I tried Jo Malone's Rose Water & Vanilla when it was first released, but since I was under the impression that the "Cologne Intense Collection" (which included Rose Water & Vanilla) was a limited edition line, I didn't bother to review it. Now that it seems to have become part of the permanent collection, I've revisited it and I'm still intrigued.
The Cologne Intense Collection is a group of "distinctive scents inspired by the rich, sensory experience of the Middle East," and Rose Water & Vanilla is inspired by "delectable Turkish Delight": "Rose Water and comforting vanilla are enriched with a succulent bite of rose loukoum. Tempting and addictive." Elsewhere, Jo Malone describes this fragrance as "an elegant powdery scent that blends spicy sweet Orange Blossoms, the richness of Vanilla and an underlying smokiness from the agarwood."
I'm sure I'm not the only one who looks back with fondness on the craze for loukhoum-inspired fragrances that swept through various perfume message boards in 2004. How does Rose Water & Vanilla fit into that genre, a decade after the niche trend began? It's certainly a gourmand perfume, and as Jo Malone's descriptions promise, it is sweet and it is powdery. It's probably more dessert-like than anything that the company has previously released, and since many customers probably haven't been exposed to earlier loukhoum fragrances like Serge Lutens Rahät Loukhoum (1998!) or Montale Sweet Oriental Dream, its sugared-almond and candied-floral notes may seem new and unusual.
On the other hand, Rose Water & Vanilla is more feminine than either of the fragrances I've just mentioned, and it doesn't include any hints of pipe tobacco or alcohol. Instead, just as its name suggests, it emphasizes Turkish Delight's flowery, sugary side. It starts off with a wave of orange blossom and heliotrope, followed by a clean almond (no Play-Doh here!), some very pretty rose petals, and a smooth, aromatic note that may or may not be agarwood. (I don't even trust myself to recognize agarwood/oud anymore, since it's everywhere and nowhere at the same time.) Rose Water & Vanilla's base includes a soft, creamy almond-vanilla as well as a gentle, fuzzy musk.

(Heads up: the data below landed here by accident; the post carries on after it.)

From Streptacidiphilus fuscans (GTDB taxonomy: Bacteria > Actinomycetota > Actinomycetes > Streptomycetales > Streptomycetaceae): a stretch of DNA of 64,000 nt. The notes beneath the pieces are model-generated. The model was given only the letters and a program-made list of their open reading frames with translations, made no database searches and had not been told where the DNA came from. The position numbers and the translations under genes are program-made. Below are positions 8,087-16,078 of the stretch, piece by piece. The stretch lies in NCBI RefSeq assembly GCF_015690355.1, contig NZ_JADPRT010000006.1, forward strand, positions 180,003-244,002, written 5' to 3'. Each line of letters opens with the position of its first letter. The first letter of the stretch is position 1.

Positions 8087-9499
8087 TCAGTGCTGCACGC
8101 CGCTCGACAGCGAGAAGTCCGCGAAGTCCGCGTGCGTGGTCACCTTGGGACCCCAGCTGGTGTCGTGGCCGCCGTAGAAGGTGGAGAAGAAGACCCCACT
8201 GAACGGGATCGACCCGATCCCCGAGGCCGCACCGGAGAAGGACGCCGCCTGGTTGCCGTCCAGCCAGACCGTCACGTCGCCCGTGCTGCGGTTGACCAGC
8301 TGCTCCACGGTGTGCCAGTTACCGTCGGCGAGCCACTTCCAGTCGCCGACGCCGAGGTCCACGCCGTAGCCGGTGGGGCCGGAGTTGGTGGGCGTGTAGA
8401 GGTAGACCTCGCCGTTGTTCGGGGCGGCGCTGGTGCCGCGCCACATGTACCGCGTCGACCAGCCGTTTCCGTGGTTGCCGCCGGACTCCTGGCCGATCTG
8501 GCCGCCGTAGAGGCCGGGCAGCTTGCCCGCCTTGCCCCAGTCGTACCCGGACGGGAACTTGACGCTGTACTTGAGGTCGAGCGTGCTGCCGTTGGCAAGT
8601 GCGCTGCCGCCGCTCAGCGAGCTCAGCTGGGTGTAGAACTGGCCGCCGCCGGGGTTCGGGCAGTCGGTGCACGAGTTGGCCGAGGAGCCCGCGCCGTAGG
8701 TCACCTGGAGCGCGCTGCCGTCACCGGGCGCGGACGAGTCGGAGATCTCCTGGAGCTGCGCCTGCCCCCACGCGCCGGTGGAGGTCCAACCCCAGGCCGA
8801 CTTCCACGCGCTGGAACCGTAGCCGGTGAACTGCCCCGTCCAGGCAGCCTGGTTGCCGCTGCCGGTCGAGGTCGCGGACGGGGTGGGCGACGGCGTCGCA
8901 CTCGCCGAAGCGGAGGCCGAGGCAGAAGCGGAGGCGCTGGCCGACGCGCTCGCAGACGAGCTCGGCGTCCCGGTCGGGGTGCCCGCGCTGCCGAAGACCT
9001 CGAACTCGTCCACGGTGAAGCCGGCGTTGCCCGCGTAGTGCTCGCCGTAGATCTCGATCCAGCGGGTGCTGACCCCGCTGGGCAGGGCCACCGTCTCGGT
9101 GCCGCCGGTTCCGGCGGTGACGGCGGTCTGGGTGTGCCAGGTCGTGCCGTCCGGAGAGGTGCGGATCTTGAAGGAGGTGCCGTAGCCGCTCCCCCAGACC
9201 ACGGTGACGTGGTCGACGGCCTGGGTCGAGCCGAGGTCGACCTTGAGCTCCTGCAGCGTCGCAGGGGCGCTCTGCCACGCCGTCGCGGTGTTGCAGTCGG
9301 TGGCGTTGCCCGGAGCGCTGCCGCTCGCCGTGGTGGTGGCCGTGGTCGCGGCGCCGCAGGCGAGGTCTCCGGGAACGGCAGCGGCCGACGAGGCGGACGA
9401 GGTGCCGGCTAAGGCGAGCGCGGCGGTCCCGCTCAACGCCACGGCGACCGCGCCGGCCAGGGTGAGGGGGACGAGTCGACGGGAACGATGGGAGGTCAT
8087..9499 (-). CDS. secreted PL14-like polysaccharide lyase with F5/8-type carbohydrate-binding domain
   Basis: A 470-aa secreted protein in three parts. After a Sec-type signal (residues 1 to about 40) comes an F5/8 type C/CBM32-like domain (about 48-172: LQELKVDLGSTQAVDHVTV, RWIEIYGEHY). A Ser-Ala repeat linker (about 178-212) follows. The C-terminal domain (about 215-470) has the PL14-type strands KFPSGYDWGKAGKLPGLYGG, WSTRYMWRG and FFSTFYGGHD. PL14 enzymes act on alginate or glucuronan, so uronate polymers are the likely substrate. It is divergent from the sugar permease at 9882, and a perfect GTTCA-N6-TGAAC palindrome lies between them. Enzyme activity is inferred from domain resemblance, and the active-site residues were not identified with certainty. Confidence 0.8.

This fragrance reminds me of one older Turkish Delight-themed fragrance in particular: Keiko Mecheri Loukhoum, a cult favorite that was released in 2000. Rose Water & Vanilla feels like a lighter iteration of Loukhoum, with the cherry opening deleted and the pillowy almond-hawthorn-vanilla blend dialed down. Although Rose Water & Vanilla seems somewhat intense and pâtisserie-like in its initial application, and it's certainly one of the richer and longer-lasting Jo Malone fragrances that I've tried, it quiets down and stays closer to the skin after its first hour. As much as I used to love Loukhoum, I found myself wearing it less and less often when I began a full-time office job and married someone who doesn't like strongly gourmand fragrances. I can imagine wearing Rose Water & Vanilla more regularly; it's a bit flatter than Loukhoum, but it's certainly more adaptable. (I think I've even been smelling it on a fellow commuter during some recent morning bus rides.)
Did you take part in the loukhoum niche-fragrance trend of the early 2000s, and if so, are you still wearing any of your favorites? Or is the idea of a Turkish Delight perfume new to you? Either way, have you tried Rose Water & Vanilla? Please feel free to share in the comments!
Jo Malone Rose Water & Vanilla is available as 100 ml ($135) Cologne Intense. For purchasing information, see the listing for Jo Malone under Perfume Houses.